Early sketches explored sign-in pages, how membership options could be displayed, and order summary dropdowns.



Prototype Testing

Mobile and desktop prototypes validated by testers and business stakeholders. 

*Note: Some features were not included in V1 prototypes but approved as fast-follows.


Key pieces of feedback

  • Customers were unsure how to increase or decrease the quantity of the products in their cart.
  • The checkout button and subtotal and total prices were too small and hard to locate.
  • Specific components of the Order Summary felt like they didn't necessarily need to be dropdown items.

How I addressed it

  • Adjusted the cart item cards to display the quantity with the + and - buttons on either side for easy adjustment.
  • Made the buttons to continue to checkout and after checkout larger and adjusted the language and placement of both to be apparent.
  • Removed the dropdown items for components that needed to change each time someone made an order, such as the date selector.



Itemized cart screens with search enabled for any last-minute additions. The option to substitute feature added as a fast-follow. Grab-and-Go Goodies was an idea that I had after V1 designs to help improve AOVs and make use of extra space.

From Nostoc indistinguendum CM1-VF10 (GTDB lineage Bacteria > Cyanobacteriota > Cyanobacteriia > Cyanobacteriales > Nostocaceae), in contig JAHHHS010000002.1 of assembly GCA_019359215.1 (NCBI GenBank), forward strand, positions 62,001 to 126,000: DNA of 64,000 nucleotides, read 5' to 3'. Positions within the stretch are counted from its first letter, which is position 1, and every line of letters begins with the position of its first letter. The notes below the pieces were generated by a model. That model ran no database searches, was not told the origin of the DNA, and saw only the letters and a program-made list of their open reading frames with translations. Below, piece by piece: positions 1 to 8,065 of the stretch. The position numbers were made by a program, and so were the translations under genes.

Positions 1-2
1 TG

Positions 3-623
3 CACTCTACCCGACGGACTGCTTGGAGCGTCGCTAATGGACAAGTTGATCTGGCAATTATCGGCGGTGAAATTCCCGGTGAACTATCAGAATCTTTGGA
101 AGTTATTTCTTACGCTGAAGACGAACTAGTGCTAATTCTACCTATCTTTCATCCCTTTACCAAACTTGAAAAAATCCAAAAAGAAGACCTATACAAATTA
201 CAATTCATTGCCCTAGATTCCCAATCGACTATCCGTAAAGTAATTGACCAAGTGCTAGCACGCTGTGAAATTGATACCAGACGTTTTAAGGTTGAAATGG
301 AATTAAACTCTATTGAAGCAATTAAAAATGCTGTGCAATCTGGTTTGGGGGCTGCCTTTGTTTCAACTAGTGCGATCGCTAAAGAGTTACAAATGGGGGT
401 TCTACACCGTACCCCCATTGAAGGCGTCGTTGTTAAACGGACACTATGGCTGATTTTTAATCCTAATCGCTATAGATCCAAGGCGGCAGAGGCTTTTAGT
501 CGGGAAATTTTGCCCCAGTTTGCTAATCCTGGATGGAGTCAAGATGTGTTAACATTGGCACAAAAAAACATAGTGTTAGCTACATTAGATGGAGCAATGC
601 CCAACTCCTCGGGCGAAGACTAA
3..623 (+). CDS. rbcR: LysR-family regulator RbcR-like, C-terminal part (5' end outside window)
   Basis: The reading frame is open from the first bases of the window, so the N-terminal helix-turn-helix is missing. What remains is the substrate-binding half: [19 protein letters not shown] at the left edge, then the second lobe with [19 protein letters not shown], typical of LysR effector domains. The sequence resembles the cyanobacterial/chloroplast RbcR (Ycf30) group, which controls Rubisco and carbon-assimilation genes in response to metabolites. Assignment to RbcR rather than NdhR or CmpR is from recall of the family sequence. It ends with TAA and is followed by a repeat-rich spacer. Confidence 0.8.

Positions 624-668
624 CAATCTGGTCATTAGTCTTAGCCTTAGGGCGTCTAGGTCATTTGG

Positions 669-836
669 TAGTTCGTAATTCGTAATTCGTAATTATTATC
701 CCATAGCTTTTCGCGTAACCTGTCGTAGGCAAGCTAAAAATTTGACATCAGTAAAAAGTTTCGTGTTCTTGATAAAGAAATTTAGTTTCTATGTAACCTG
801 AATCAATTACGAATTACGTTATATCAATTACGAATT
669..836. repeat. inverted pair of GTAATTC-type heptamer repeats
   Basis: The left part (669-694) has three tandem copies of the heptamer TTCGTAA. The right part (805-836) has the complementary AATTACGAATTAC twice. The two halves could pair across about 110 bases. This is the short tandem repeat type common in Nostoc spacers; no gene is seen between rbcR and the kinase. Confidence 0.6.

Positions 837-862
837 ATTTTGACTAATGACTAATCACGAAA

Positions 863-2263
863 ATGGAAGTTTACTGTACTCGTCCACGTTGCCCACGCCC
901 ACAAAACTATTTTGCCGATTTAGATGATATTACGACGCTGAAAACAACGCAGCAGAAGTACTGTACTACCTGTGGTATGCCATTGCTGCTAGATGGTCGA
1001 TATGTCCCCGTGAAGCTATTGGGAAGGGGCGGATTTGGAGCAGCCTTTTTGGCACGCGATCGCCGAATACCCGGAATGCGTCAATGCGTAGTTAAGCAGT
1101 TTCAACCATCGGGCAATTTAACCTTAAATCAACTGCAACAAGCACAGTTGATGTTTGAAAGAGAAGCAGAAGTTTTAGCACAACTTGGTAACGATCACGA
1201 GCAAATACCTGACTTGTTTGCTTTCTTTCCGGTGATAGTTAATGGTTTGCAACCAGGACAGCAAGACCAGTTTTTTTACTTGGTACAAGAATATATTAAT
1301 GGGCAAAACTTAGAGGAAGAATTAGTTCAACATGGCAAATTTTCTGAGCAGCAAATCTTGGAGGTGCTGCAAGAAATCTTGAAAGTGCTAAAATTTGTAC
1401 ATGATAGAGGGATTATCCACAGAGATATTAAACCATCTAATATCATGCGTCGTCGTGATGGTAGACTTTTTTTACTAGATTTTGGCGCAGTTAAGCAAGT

I consolidated the date and tip selection screen, membership selection screen, and the address and billing fill screen into one screen. Address and billing pre-filled for returning customers, membership component not displayed for members. 'View/Edit' → Cart.


Mobile order confirmation screen. 'View order' → Order details page. 'Edit order details' → back to order summary.


  • Cart exits decreased by 48.5%
  • Checkout exits decreased by 40.67%
  • Membership acquisition overall increased 
  • AOV increased by an average of $10 per order 


What I learned

  • There were a lot of supply chain challenges that involved items being out of stock on the day of delivery - this was a big pain point for customers. Working on this project, I learned a lot about setting expectations for teams for the issues that my role would help support and advocating for reasonable expectations surrounding how far new designs will go if the underlying problem is not solved.
  • While I was designing this updated experience, there was a lot of back and forth about whether or not certain features would be available to implement from the engineering team. Because of the uncertainty, I had to design V1, fast-follow, and dream states for certain features. We were able to move forward with some, and others we were not, but it showed me the importance of future-proofing while designing.

What I would do differently

After working on the cart, conversion, and checkout experience, I was quickly moved to another project. While the overall metrics improved for membership acquisition, AOV, and cart abandonment after launch, I would have liked to take the live experience through more testing and HotJar observations to further iterate for new pain points.